Jim Egan, Canadian gay rights advocate, celebrated in Heritage Minute

Published On June 14, 2018 | By Matthew Frank | Features, News

Jim Egan, gay rights social activist, played a pivotal role in actualizing the recognition of LGBT rights in Canada (REUTERS/Mark Blinch).

Matthew Frank

The debut of a new Heritage Minute recounting the story of gay activist, Jim Egan, is drawing attention to the fight for equality within Canada’s LGBTQ+ community.

The Pride Library, a library that includes a collection of books, periodicals, and audio-visual resources by and about LGBTQ+ people at the University of Western Ontario, tweeted their reaction to the short film, saying the film shows the community’s long history.

This is first time the LGBTQ community has been the focus of a Heritage Minute.

Even more key players have tweeted out their reaction in support of it.

Egan, born in 1921, spent much of his life advocating for gay rights in Canada. The one-minute Heritage clip begins early in Egan’s career during the 1950s, when he was writing opinion columns in newspapers and fighting negative opinions of gay culture in mainstream media.

“He was a brave man, and a great role model,” said Donald McLeod, who is Egan’s biographer and the head of book and serials acquisitions at University of Toronto Libraries.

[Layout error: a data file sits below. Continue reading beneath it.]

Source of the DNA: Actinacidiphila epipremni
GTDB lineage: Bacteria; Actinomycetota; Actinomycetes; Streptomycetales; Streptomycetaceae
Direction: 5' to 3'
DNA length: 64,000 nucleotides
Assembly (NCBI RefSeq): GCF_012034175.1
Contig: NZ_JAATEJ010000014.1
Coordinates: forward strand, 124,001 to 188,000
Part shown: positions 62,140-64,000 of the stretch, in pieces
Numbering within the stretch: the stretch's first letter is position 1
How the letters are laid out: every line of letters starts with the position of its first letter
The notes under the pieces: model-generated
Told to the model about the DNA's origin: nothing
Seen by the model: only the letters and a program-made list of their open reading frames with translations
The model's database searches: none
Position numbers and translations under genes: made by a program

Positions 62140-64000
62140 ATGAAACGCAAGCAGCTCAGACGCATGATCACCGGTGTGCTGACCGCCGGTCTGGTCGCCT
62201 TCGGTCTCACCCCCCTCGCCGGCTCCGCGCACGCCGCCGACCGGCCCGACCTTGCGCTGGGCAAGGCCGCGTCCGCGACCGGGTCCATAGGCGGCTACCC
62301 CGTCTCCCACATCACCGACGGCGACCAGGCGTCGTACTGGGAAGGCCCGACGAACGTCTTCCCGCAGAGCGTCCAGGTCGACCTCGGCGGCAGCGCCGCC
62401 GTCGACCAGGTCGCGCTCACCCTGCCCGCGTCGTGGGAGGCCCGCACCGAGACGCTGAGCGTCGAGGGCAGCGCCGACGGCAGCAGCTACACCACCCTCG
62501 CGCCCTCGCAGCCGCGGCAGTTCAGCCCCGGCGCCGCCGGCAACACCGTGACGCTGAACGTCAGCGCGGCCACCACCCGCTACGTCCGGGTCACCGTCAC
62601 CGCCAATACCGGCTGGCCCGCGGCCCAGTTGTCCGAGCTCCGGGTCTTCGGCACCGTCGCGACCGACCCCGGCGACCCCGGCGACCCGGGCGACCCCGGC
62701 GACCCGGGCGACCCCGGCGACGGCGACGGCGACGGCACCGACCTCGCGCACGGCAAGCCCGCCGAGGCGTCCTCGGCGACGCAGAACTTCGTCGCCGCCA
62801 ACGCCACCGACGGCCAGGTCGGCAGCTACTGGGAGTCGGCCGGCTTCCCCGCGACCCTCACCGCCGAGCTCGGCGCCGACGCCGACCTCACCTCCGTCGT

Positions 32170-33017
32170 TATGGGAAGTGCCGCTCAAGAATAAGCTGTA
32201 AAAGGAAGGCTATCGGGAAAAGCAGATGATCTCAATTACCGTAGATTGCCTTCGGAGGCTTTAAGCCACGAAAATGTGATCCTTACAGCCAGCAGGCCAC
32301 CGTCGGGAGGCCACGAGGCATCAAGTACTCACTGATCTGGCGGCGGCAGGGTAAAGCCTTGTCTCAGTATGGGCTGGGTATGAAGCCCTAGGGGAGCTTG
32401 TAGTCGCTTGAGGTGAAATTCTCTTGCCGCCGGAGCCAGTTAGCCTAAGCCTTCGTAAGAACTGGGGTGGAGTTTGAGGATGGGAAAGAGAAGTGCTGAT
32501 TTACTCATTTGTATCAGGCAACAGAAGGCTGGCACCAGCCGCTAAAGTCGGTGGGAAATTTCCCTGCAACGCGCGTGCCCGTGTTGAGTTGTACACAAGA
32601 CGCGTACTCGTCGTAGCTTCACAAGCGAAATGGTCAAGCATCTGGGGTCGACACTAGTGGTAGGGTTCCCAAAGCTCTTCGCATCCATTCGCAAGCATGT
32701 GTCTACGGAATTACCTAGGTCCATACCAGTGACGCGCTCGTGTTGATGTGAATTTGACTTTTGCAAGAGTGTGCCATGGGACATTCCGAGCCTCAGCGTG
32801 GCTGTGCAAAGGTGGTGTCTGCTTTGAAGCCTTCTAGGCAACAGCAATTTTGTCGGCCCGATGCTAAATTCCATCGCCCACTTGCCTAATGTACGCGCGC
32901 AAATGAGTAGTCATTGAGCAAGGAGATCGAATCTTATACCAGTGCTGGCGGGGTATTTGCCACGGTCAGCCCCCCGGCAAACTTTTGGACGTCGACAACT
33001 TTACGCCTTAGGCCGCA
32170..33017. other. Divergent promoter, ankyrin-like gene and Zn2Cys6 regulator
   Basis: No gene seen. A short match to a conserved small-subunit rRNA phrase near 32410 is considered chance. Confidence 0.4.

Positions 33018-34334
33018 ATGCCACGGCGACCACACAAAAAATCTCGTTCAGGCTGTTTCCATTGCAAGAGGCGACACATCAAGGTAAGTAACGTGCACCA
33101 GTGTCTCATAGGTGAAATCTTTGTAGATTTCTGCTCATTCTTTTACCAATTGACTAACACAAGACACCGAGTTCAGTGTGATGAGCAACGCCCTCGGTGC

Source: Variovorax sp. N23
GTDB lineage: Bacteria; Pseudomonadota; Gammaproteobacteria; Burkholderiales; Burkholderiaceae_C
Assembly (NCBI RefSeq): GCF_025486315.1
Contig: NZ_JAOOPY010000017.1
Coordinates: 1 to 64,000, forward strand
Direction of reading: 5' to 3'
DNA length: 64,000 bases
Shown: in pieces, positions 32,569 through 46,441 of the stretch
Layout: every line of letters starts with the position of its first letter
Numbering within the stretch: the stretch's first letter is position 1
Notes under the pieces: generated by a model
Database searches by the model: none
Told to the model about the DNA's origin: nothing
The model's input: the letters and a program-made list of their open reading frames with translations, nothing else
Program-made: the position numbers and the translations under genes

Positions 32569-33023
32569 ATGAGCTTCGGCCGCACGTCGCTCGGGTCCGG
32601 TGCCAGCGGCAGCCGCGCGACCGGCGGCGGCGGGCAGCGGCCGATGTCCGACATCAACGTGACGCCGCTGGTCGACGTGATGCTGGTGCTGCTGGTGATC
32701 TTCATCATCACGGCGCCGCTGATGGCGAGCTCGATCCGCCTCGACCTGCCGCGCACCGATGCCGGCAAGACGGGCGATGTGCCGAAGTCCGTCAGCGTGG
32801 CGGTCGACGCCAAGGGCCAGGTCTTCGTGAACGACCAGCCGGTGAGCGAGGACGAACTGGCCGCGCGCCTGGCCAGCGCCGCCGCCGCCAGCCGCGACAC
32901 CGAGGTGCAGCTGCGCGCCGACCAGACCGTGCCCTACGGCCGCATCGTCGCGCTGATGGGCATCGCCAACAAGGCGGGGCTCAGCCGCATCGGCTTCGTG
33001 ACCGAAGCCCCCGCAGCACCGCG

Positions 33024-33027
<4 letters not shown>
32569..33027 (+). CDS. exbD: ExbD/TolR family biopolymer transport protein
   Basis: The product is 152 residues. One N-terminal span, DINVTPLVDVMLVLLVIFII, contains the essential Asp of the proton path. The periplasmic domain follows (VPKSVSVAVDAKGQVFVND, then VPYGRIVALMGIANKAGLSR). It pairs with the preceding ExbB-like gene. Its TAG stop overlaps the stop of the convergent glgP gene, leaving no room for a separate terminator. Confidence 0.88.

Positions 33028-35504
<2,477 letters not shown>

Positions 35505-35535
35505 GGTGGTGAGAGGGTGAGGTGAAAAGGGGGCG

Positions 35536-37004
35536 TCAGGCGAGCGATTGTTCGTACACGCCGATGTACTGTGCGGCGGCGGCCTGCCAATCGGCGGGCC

James Egan (right) and Jack Nesbit in 1948. Egan is the subject of a new Heritage Minute, the first with a LGBTQ2 theme in the series. (EI SCAN)

“He didn’t have to hide who he was as an openly gay man, and that’s how he presented himself, so he encouraged people to be open and be their authentic self,” he said.

In 1948, Egan met Jack Nesbit, which began their 52-year relationship.

In the 1980s, Egan and Nesbit were denied spousal support under the Old Age Security Act – a move that the couple took to the Supreme Court. The Supreme Court ruled against Egan on the issue of spousal benefits, but ruled unanimously to include sexual orientation as a prohibited grounds of discrimination under the Canadian Charter of Rights and Freedoms.

It was a ruling that has been described as “losing the battle but winning the war,” and it was one that eventually paved the way for the legalization of same-sex marriage.

McLeod first got involved with Egan when he came across his work as a volunteer at the Canadian Lesbian and Gay Archives in the 1990s. He found them so fascinating that he contacted Egan about writing a book.

Egan agreed and in 1998, they published Challenging the Conspiracy of Silence: My Life as a Canadian Gay Activist.

During the writing of this book, McLeod got to know Egan.

McLeod said that a key problem is that although he’s an important person, he’s not well known enough within the community.

“He’s known in certain circles, but not generally to the public, but I’m hoping this will help change it,” he said.

Todd Hauptman, a director at the Trial Lawyers Association of B.C. tweeted, saying the Heritage Minute not only educates Canadians about LGBTQ rights, but also sends a positive message to the community.

Egan, who died in 2000 in Courtenay, B.C., changed the country’s history for the better.

Colin Mochrie, a Canadian actor and improvisational comedian, joined in support of the short film.

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